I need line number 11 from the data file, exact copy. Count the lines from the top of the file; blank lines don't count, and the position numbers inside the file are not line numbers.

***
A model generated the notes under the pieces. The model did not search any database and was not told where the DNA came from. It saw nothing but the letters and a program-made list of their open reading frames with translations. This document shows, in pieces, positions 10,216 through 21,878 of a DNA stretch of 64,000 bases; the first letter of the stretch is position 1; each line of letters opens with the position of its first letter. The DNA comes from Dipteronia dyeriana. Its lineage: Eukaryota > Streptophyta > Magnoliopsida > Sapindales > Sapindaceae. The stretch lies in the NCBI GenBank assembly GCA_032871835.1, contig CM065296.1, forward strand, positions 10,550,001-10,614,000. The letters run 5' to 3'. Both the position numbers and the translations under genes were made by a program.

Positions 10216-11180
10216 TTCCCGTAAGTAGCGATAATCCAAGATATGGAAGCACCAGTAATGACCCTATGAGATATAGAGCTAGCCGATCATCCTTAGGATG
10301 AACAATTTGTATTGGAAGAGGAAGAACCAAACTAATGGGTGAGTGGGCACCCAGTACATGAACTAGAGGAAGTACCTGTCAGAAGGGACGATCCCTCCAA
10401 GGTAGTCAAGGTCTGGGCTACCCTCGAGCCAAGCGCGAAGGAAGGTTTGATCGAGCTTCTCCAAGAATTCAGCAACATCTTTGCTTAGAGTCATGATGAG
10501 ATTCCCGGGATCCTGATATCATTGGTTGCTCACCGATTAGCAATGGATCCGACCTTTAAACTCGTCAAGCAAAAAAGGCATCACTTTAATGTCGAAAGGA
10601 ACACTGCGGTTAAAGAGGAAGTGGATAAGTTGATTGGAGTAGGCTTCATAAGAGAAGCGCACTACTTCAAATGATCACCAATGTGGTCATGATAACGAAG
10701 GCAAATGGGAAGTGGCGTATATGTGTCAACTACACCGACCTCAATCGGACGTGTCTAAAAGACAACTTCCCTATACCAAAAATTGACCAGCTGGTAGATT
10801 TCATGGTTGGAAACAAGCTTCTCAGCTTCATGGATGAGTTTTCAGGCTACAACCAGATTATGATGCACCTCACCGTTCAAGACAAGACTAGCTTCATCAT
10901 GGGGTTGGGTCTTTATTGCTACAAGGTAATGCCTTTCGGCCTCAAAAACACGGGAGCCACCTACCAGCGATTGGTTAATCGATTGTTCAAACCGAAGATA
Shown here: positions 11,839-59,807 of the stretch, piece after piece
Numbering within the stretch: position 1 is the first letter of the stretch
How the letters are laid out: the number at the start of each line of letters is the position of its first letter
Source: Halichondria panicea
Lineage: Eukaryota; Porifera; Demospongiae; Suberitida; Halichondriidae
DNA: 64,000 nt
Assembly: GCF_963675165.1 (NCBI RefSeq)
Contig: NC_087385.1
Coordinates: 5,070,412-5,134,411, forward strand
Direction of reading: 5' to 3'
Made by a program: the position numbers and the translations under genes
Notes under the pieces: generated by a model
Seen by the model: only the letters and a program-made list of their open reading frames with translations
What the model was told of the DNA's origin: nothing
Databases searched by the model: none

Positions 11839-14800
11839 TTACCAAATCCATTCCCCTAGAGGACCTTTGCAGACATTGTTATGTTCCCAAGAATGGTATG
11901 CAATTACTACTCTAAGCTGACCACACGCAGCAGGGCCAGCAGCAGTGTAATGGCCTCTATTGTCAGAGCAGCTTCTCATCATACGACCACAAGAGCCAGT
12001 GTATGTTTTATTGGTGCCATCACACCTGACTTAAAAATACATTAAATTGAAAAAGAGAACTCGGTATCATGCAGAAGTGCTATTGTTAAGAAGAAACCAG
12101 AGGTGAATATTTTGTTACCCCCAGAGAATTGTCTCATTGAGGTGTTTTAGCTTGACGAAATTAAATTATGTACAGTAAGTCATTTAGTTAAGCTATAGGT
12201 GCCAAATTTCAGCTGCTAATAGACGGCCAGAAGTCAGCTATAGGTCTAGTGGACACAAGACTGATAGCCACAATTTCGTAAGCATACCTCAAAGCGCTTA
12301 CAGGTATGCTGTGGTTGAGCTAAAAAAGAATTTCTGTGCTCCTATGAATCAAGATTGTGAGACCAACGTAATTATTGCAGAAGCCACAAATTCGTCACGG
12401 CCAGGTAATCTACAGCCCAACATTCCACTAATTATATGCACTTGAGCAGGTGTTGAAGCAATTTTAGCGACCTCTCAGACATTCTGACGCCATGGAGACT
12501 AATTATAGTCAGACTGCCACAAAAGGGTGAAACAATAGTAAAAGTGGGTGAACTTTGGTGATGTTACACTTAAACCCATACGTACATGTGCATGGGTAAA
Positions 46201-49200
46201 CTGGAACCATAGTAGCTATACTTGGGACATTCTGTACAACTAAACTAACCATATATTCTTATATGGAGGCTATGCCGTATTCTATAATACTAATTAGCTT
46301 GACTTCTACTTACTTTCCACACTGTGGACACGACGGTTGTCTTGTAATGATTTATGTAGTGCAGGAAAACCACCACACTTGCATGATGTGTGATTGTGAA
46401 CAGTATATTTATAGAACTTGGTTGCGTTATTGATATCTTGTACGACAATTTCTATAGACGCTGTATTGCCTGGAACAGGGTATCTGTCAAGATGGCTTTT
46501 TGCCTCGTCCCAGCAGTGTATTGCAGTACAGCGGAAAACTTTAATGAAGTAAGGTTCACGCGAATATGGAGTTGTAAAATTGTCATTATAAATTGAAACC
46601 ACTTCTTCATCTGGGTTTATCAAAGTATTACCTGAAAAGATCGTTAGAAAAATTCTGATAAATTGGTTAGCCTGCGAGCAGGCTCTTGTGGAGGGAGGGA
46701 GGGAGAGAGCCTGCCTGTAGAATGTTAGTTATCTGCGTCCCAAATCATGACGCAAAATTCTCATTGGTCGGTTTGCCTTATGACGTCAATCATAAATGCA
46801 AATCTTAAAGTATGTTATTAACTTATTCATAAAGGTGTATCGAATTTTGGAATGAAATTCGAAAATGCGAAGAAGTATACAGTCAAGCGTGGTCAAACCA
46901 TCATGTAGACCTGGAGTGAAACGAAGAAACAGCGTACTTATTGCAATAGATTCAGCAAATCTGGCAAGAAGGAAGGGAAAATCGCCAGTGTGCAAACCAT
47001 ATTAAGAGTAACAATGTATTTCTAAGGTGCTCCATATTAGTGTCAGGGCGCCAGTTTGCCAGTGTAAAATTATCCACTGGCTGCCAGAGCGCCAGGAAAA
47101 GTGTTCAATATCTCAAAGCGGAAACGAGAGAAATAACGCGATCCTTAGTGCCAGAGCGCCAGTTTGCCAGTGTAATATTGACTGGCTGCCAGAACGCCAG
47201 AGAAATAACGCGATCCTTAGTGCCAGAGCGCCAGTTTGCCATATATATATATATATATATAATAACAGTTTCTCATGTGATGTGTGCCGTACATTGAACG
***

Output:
Shown here: positions 11,839-59,807 of the stretch, piece after piece